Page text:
February 23, 2008 / 9:10 AM / in 10 years

Olympic layouts get thumbs up from skiers

WHISTLER, British Columbia (Reuters) - The courses for the 2010 Vancouver Winter Olympics have gone down a treat with alpine skiers, who gave the new layouts rave reviews on Thursday.

Christoph Gruber led the praise following his winning super-G run down the Dave Murray Downhill course but the Austrian veteran was not alone in his approval of the upgraded Whistler Mountain courses.

“I have to say this is a spectacular course, it’s very beautiful, a true Olympic course,” Liechtenstein’s Marco Buechel, a super-G winner in Kitzbuehel last month, told reporters.

”I would say whoever wins here at the Olympic Games will be the true champion.

“I can say nothing against this course. It has everything...it’s just amazing to ski here. But it is very, very difficult.”

A trip to the Vancouver was not always something racers looked forward to.

Until Thursday, the last World Cup race staged at Whistler was a men’s super-G in 1995. The resort was later removed from the FIS calendar after poor weather forced the cancellation of races in 1996, 1997 and 1998.

The Vancouver Olympic Organising Committee (VANOC) spent $27.6 million upgrading the Whistler mountain courses and according to skiers, it was money wisely spent.


The courses have been transformed into some of the most technical and demanding on the World Cup circuit.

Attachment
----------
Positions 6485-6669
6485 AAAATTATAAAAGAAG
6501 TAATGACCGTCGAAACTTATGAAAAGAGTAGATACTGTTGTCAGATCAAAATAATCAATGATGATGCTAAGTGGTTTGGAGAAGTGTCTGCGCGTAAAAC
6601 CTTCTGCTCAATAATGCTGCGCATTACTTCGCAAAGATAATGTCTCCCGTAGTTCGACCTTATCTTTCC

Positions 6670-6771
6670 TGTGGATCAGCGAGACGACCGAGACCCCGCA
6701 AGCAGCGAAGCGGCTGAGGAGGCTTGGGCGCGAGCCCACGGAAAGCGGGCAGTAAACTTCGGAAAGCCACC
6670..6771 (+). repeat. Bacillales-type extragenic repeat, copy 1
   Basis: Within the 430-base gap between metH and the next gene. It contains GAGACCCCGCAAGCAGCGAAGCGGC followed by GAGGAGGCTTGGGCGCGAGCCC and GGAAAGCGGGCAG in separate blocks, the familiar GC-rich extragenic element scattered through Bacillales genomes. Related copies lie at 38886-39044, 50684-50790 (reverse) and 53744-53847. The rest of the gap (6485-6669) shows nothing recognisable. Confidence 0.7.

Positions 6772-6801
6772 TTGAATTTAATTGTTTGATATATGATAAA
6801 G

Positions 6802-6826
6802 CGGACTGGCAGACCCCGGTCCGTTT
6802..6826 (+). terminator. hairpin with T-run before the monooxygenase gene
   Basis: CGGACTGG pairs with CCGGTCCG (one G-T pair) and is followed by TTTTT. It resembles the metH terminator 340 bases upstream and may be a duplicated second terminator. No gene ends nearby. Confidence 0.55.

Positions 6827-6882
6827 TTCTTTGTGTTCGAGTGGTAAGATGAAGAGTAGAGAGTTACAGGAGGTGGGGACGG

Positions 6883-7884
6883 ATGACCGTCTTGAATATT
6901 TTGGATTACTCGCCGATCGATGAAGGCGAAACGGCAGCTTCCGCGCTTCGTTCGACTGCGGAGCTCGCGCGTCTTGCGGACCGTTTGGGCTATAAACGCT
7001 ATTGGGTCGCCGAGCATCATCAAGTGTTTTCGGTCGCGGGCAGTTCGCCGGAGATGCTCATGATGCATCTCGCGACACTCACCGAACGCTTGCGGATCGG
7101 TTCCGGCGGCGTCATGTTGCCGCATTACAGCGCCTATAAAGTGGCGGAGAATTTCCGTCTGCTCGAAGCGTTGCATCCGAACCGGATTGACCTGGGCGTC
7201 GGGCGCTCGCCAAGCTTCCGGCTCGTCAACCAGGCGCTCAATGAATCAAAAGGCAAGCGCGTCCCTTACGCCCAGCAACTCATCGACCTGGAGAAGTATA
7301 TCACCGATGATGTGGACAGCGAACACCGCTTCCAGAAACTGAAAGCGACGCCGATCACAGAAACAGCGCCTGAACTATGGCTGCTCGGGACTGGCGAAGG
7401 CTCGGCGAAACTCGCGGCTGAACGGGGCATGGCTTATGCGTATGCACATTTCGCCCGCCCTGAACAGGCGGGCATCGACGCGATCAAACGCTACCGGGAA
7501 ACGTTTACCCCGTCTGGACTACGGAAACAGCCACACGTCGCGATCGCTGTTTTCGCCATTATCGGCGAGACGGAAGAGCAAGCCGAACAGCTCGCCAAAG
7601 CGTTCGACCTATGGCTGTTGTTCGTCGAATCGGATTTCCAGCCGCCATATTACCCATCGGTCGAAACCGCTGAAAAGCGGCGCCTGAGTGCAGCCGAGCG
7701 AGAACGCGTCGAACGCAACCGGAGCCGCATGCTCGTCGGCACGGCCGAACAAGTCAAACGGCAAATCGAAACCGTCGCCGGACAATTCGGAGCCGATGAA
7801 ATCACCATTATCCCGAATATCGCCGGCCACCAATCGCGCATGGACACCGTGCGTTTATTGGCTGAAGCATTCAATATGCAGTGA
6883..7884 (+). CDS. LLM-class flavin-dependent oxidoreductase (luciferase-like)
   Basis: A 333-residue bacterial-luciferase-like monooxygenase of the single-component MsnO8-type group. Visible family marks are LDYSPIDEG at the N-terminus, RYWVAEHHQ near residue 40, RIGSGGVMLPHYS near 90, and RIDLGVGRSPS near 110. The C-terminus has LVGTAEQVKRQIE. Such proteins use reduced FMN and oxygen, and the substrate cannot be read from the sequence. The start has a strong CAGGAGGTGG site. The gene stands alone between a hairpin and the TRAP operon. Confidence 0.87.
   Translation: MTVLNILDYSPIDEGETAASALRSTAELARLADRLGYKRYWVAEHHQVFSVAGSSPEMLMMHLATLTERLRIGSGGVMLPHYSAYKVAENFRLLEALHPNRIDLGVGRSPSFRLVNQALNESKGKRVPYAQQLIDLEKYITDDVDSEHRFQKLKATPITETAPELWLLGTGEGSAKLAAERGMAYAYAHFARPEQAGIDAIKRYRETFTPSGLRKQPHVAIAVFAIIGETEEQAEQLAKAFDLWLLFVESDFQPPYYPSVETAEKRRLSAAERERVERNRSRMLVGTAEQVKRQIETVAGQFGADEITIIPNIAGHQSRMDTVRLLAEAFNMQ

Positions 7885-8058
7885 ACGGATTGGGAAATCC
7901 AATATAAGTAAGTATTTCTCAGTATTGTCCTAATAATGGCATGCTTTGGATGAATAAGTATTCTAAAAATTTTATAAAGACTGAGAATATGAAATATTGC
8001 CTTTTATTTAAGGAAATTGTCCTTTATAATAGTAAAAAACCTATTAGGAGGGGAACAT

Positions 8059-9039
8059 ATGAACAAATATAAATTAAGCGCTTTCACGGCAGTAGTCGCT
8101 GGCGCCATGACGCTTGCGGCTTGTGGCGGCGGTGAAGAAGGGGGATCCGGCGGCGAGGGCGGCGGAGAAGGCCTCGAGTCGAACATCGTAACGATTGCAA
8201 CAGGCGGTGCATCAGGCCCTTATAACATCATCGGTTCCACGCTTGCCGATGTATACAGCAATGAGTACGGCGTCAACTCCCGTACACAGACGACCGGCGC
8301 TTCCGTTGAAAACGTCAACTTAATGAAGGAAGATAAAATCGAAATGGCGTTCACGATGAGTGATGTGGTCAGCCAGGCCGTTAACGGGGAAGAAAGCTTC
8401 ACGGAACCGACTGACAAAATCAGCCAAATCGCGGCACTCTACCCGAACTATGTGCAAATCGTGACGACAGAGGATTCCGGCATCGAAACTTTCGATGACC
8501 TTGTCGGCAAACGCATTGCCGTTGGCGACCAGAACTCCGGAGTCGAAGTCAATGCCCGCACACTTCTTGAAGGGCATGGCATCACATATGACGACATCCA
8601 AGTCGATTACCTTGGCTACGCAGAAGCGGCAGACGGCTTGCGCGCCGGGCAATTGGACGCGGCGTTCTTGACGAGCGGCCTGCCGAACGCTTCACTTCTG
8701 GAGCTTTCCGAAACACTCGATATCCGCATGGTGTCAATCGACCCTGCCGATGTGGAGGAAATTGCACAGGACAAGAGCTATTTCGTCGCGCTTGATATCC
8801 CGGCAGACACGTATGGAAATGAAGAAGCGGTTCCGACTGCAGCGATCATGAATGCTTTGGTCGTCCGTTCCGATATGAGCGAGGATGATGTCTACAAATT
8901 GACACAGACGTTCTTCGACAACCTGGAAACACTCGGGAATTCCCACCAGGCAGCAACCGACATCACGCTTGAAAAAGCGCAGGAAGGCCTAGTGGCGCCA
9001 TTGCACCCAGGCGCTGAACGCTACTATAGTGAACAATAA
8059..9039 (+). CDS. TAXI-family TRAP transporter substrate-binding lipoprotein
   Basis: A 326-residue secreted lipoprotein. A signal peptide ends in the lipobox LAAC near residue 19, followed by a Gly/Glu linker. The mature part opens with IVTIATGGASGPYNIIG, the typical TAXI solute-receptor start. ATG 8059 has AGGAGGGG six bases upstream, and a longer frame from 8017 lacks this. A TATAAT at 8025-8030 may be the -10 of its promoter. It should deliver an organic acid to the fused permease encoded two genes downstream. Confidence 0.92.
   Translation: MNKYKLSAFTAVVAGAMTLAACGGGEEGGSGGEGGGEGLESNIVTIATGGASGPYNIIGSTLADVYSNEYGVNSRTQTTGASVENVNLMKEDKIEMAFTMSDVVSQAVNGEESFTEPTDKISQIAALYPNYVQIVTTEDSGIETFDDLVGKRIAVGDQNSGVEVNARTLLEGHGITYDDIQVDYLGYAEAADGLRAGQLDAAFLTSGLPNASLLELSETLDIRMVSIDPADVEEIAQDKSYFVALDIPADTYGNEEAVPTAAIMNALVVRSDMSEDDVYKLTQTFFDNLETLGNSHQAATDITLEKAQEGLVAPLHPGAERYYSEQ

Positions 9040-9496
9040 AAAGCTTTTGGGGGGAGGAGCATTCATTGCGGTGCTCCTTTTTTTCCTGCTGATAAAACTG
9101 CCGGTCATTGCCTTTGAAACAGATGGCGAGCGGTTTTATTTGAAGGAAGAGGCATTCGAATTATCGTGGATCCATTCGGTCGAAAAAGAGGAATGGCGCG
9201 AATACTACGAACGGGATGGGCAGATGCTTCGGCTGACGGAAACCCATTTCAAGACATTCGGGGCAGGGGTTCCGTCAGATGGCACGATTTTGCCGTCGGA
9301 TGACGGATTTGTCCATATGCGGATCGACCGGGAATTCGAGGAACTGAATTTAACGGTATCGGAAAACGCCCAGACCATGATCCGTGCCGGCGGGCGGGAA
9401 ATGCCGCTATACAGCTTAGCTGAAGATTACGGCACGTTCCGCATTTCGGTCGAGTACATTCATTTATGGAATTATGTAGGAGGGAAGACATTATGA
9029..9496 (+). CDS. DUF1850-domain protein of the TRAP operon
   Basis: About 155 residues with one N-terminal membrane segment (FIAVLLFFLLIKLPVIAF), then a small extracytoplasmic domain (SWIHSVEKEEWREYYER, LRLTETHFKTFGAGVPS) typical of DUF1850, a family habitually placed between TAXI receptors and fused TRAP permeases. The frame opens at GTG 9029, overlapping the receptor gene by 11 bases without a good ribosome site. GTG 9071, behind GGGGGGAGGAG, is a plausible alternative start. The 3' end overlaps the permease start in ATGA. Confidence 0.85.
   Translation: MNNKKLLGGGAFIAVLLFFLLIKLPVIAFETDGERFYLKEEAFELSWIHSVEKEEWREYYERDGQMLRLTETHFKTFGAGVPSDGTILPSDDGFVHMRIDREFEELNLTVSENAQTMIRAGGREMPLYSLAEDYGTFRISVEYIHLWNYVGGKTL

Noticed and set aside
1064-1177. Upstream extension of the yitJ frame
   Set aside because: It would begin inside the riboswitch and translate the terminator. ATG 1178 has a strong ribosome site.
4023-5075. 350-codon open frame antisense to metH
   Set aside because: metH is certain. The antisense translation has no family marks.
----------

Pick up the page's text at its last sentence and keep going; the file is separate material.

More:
“I was talking to the guys and this is probably the toughest super-G in the world,” said Canada’s Erik Guay, who underlined his medal potential by finishing in a tie for fourth with Turin Olympic super-G champion Patrick Staudacher of Italy.

“The course is tough, the snow is tough, the setting is tough. There are not many flats on the way down so it’s challenging.”

He added: “It should be a lot of fun if it’s sunny in 2010.”

Austria’s Hermann Maier, who knows a bit about super-G courses with 23 of his 53 World Cup victories coming in the discipline, also gave the Dave Murray layout top marks.

“It’s a nice course, it should be very interesting,” said Maier, the super-G gold medalist at the Nagano Olympics and a silver medalist in Turin. “I like this course.”

The women who have staged two downhill training runs on Franz’s Downhill course have been no less enthusiastic. On Friday get their opportunity to race for real in a downhill Olympic test event.

The men are back on Whistler mountain for a giant slalom on Saturday and the women wrap up their action on Sunday with a super-combined.

Editing by Martin Petty

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